Job 38:1, 12-21; 40:3-5
Psalm 139:(24b) 1-3,7-10, 13-14
USCCB Podcast of the Readings:
A reading from the Holy Gospel according to Luke.
Jesus said to them,
“Woe to you, Chorazin! Woe to you, Bethsaida!
For if the mighty deeds done in your midst
had been done in Tyre and Sidon,
they would long ago have repented,
sitting in sackcloth and ashes.
But it will be more tolerable for Tyre and Sidon
at the judgment than for you.
And as for you, Capernaum, ‘Will you be exalted to heaven?
You will go down to the netherworld.’
Whoever listens to you listens to me.
Whoever rejects you rejects me.
And whoever rejects me rejects the one who sent me.”
Good News Reflection: Can you hear God’s voice in the storm?
In today’s first reading, we hear God speaking to Job “out of the storm.” Think of a storm that’s raging in your life right now. Have you been able to hear Gods voice in it? Today’s scriptures are that voice. What is he saying to you?
He told Job, “What are you worried about? I AM still in charge of your life.” Job had been thinking that God was letting things get out of control. We often feel that way, too, don’t we? We say by our actions and by our words: “God, You’re late! This problem should be fixed by now. I’d better explain to You what You should do, so that we can get this finished in a more timely manner.”
And God replies, “Tell me, if you know all: Which is the way to the dwelling place of light, and where is the abode of darkness? Do you really know how to obtain good instead of bad?” And then God gets a little sarcastic: “Oh yeah, of course you do – you were born before I created light and dark, you’re so old!”
Job, humbled by the reminder of his inadequacies compared to the greatness of God, speaks for all of us as he says, “All right, I’ll shut up! I’ll even put my hand over my mouth … oops, I spoke again. I won’t do that again. Oops, I just did.”
(You didn’t know there was humor in that book of the Bible, did you?!)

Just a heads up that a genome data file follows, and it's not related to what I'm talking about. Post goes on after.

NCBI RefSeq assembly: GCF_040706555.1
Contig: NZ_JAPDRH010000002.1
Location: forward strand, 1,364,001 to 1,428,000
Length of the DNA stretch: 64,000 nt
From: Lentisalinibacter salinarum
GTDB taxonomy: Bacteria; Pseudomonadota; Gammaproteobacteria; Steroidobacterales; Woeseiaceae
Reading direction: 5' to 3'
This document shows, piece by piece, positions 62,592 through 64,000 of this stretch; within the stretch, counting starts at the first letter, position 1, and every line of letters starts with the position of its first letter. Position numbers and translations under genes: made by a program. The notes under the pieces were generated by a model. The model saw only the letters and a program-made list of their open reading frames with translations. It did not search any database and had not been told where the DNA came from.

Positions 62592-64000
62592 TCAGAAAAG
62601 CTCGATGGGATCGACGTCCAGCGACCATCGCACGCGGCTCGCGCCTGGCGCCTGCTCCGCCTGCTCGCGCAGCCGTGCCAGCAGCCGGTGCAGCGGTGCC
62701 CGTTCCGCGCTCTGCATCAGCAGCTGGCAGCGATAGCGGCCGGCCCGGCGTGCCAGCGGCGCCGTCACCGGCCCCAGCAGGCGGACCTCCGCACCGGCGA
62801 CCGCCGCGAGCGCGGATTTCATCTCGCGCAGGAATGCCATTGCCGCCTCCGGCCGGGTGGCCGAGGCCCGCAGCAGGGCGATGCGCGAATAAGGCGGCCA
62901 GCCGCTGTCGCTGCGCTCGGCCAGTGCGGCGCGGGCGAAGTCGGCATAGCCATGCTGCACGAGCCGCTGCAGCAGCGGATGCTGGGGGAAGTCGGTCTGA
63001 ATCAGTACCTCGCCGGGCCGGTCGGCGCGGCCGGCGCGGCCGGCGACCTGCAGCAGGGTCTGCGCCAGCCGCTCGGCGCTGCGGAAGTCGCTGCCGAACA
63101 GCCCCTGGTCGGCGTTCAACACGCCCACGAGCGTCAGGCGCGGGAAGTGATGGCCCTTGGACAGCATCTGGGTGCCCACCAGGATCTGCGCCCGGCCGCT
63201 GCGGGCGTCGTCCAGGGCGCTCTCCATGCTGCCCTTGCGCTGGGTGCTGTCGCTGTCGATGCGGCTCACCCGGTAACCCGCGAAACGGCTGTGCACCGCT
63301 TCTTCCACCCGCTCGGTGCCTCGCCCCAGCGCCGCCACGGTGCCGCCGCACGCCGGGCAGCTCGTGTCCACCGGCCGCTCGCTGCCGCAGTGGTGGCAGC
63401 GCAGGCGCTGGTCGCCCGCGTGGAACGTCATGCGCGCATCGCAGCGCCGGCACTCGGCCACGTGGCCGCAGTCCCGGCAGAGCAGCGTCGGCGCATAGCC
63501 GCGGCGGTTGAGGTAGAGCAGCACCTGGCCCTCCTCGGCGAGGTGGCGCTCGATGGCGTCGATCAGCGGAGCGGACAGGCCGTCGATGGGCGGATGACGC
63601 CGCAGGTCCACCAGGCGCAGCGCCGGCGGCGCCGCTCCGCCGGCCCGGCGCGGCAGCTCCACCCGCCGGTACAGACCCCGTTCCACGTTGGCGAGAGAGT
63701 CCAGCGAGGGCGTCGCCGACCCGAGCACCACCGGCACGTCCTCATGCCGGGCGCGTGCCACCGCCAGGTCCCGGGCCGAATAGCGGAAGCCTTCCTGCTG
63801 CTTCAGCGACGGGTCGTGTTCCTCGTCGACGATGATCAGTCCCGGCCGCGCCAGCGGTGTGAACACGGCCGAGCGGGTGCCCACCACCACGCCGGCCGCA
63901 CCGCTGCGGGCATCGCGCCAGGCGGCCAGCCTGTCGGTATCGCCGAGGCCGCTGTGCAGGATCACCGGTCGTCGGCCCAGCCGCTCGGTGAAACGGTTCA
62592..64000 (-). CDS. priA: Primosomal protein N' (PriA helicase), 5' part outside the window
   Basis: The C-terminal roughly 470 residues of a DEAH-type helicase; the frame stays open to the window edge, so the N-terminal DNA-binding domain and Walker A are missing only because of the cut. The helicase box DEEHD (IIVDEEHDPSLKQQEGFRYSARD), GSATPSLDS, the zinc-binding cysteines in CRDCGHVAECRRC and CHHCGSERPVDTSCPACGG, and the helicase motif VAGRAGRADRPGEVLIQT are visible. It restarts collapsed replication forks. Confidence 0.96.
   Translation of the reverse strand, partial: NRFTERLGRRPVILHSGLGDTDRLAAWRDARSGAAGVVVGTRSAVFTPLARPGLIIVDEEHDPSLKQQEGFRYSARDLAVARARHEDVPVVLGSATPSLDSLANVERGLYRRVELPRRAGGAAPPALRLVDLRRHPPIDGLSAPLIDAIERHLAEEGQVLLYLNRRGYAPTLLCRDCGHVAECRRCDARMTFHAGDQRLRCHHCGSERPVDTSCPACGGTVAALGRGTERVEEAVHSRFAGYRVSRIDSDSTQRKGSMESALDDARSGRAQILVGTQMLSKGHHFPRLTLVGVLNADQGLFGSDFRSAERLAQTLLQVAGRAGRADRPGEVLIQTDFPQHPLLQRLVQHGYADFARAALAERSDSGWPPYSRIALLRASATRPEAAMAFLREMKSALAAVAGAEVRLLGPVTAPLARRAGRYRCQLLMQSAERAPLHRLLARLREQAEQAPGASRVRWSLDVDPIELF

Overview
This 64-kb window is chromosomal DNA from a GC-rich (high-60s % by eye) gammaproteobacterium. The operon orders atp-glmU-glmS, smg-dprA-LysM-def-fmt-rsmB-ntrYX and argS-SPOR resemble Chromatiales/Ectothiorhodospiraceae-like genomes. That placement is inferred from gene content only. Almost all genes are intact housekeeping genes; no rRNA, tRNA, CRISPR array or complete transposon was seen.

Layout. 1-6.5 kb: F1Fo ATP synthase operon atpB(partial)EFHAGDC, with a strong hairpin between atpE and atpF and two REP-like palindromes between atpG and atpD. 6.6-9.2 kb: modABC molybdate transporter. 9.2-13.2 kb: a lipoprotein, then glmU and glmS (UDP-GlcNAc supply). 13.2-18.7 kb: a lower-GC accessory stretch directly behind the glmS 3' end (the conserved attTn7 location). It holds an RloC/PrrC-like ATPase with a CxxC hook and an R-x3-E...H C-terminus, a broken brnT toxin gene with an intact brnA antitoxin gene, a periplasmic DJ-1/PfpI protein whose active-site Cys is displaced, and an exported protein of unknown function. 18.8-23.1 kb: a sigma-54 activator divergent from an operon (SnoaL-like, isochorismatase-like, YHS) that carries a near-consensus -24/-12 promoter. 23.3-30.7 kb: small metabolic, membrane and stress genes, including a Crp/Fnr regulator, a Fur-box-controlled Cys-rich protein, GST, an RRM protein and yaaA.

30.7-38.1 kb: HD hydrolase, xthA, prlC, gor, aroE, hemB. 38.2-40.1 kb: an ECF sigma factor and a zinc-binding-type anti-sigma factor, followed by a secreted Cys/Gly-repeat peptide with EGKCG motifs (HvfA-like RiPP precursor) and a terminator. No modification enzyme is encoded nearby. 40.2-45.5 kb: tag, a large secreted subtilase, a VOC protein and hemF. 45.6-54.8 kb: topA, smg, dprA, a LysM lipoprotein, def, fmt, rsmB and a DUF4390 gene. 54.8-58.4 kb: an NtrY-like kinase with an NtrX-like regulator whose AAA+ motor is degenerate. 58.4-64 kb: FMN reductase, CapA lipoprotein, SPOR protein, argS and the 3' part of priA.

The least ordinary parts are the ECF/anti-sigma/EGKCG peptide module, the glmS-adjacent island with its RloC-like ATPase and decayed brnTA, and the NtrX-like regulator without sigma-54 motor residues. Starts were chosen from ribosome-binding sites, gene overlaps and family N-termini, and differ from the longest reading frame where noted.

To hear God speak in the storm, we have to repent of our prideful assumption that we know the right way to end our troubles. We must acknowledge that God truly is in charge, even if it doesn’t seem so, and that his timing is always perfect, even when we think he’s late.
Today’s responsorial Psalm reminds us that God can be trusted because of one big reason: He knows us better than we know ourselves. Therefore, his guidance and his timing are much better than our own. We can be certain that he cares about us, because he formed our innermost being (our souls) and our bodies (which he knit in our mother’s wombs). He loved us even before we were born. He made us wonderfully.
Did you hear that? He made you to be one of his wonderful works. Do you think he’d ruin one of his masterpieces?
The Gospel reading is God’s voice in the storm saying, “Don’t forget how I’ve helped you before! Of course I’ll help you again.” If we look only at our problems and neglect to spend time recollecting what he’s done for us in the past, it’s easy to distrust him. This kind of faith is no faith and it leads to destruction, just like what happened to Capernaum.
Capernaum was an important, busy town when Jesus taught the Good News there. Today, the little towns of Bethlehem and Nazareth continue to thrive, but Capernaum has been lost to the “realm of death.” (Click here to see what it looks like today: HolyLand/capern3.jpg. See more by looking at a couple of pages from my Virtual Pilgrimage: holyland.gnm.org/page057).
God is taking very good care of you! Listen for his voice.
Forgive me Lord for my hard heart and for trying to find mistakes in those around me. Thank You for Your merciful love that forgives and heals everything. Amen.
© 2018 by Terry A. Modica